|Titre :||Psychosocial interventions to reduce alcohol consumption in concurrent problem alcohol and illicit drug users (Review) (2018)|
|Auteurs :||J. KLIMAS ; C. FAIRGRIEVE ; H. TOBIN ; C. A. FIELD ; C. S. O'GORMAN ; L. G. GLYNN ; E. KEENAN ; J. SAUNDERS ; G. BURY ; C. DUNNE ; W. CULLEN|
|Type de document :||Article : Périodique|
|Dans :||Cochrane Database of Systematic Reviews (n°12, 2018)|
|Article en page(s) :||CD009269 ; 102 p.|
|Discipline :||TRA (Traitement et prise en charge / Treatment and care)|
Thésaurus TOXIBASETRAITEMENT ; ALCOOL ; PRODUIT ILLICITE ; INTERVENTION ; EFFICACITE ; PSYCHOTHERAPIE ; ENTRETIEN ; INTERVENTION BREVE ; EVALUATION ; USAGER
Review question: We wanted to see whether talking therapies reduce drinking in adult users of illicit drugs (mainly opioids and stimulants). We also wanted to find out whether one type of therapy is more effective than another.
Background: Drinking alcohol above the low-risk drinking limits can lead to serious alcohol use problems or disorders. Drinking above those limits is common in people who also have problems with other drugs. It worsens their physical and mental health. Talking therapies aim to identify an alcohol problem and motivate an individual to do something about it. Talking therapies can be given by trained doctors, nurses, counsellors, psychologists, etc. Talking therapies may help reduce alcohol use but we wanted to find out if they can help people who also have problems with other drugs.
Search date: the evidence is current to August 2017.
We found seven studies that examined five talking therapies among 825 people with drug problems.
Cognitive-behavioural coping skills training (CBCST) is a talking therapy that focuses on changing the way people think and act.
The twelve-step programme is based on theories from Alcoholics Anonymous and aims to motivate the person to develop a desire to stop using drugs or alcohol.
Motivational interviewing (MI) helps people to explore and resolve doubts about changing their behaviour. It can be delivered in group, individual and intensive formats.
Brief motivational interviewing (BMI) is a shorter MI that takes 45 minutes to three hours.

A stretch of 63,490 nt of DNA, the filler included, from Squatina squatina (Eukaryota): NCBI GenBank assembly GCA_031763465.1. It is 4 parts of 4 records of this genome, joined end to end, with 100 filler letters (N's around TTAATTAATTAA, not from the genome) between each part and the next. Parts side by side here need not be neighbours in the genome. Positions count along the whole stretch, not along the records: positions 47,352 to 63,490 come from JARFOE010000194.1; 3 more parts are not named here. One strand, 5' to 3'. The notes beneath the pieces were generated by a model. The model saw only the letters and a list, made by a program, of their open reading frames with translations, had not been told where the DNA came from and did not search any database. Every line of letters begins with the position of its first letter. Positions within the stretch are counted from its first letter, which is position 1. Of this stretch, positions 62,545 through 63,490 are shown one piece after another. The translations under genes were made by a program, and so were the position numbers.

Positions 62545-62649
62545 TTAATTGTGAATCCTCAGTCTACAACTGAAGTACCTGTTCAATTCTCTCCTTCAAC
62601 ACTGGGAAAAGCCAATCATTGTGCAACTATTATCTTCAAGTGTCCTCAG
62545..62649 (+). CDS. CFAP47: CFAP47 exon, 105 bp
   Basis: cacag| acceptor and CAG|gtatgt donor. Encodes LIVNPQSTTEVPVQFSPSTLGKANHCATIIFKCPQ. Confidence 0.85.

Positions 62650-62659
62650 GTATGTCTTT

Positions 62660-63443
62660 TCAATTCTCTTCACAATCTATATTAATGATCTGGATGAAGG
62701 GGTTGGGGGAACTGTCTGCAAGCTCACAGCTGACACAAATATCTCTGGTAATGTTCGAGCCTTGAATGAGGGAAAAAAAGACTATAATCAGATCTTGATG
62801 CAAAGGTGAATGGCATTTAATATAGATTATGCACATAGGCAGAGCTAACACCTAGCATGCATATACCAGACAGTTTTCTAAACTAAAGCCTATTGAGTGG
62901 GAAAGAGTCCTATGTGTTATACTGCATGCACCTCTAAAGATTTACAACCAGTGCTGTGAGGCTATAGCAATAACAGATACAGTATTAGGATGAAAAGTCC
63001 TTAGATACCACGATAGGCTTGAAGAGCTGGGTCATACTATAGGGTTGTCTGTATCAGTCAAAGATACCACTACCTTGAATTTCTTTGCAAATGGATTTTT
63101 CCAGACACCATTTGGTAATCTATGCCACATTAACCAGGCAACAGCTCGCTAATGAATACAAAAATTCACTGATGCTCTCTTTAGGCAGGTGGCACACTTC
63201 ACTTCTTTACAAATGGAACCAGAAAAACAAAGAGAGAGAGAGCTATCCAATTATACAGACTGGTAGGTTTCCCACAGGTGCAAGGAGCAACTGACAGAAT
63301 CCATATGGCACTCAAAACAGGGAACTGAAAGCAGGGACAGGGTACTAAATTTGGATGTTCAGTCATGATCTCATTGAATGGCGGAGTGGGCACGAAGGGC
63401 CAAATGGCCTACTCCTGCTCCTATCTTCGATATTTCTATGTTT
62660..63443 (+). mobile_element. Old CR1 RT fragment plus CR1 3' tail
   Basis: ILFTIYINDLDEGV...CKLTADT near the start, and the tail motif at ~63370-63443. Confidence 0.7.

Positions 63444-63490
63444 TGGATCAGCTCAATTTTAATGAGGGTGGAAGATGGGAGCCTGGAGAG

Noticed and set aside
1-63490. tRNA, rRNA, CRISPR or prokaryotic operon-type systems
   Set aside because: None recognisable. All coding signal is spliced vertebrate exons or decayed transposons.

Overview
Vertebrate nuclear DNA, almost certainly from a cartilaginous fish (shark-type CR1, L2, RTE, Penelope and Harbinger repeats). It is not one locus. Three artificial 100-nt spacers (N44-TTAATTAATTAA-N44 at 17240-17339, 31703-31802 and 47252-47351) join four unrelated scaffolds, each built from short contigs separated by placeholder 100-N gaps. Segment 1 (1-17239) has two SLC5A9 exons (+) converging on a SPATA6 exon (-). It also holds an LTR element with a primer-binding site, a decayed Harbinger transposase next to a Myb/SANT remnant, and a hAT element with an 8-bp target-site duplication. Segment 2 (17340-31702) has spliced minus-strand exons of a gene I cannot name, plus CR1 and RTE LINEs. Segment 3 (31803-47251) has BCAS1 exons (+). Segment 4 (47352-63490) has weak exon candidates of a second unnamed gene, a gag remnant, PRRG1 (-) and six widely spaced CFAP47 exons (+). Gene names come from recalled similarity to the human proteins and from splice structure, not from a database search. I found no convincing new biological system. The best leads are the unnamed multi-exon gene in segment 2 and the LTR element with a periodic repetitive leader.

Brief interventions are based on MI but they take only five to 30 minutes and are often delivered by a non-specialist.
Six of the studies were funded by the National Institutes for Health or by the Health Research Board; one study did not report its funding source.
We found that the talking therapies led to no differences, or only small differences, for the outcomes assessed. These included abstinence, reduced drinking, and substance use.
One study found that there may be no difference between CBCST and the twelve-step programme.
Three studies found that there may be no difference between brief intervention and usual treatment.
Three studies found that there may be no difference between MI and usual treatment or education only.
One study found that BMI is probably better at reducing alcohol use than usual treatment (needle exchange), but found no differences in other outcomes.
One study found that intensive MI may be somewhat better than standard MI at reducing severity of alcohol use disorder among women, but not among men and found no differences in other outcomes.
It remains uncertain whether talking therapies reduce alcohol and drug use in people who also have problems with other drugs. High-quality studies are missing and are needed.
Quality of evidence: The quality of the evidence was moderate for brief and intensive motivational interviewing, but low for brief interventions and standard motivational interviewing, and very low for CBCST versus twelve-step programme.
|Domaine :||Alcool / Alcohol ; Drogues illicites / Illicit drugs|
|Sous-type de document :||Revue de la littérature / Literature review|
|Affiliation :||BC Centre on Substance Use, BC Centre for Excellence in HIV/AIDS, Vancouver, BC, Canada|
|Titre précédent :|